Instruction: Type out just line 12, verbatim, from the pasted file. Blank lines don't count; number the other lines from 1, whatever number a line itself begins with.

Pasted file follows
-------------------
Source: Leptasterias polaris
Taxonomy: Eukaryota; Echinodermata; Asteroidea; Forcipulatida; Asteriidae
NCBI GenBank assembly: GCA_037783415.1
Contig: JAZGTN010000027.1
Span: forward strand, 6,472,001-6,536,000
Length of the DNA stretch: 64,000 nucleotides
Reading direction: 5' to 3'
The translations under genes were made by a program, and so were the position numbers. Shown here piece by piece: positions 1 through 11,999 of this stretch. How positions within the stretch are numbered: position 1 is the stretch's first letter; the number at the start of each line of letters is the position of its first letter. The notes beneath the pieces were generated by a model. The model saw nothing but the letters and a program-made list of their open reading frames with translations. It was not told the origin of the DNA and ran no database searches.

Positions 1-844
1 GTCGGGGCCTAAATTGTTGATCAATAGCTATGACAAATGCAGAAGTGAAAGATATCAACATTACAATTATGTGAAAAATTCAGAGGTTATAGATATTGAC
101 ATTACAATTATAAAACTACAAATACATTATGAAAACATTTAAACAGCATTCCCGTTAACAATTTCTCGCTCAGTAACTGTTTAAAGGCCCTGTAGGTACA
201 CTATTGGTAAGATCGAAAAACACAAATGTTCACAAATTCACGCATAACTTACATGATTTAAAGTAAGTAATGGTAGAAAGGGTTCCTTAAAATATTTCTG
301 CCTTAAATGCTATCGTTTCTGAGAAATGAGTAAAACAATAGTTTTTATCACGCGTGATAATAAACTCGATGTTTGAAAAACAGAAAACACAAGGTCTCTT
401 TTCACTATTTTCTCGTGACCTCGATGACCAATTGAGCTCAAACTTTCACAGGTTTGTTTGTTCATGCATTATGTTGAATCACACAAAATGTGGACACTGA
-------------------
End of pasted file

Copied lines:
201 CTATTGGTAAGATCGAAAAACACAAATGTTCACAAATTCACGCATAACTTACATGATTTAAAGTAAGTAATGGTAGAAAGGGTTCCTTAAAATATTTCTG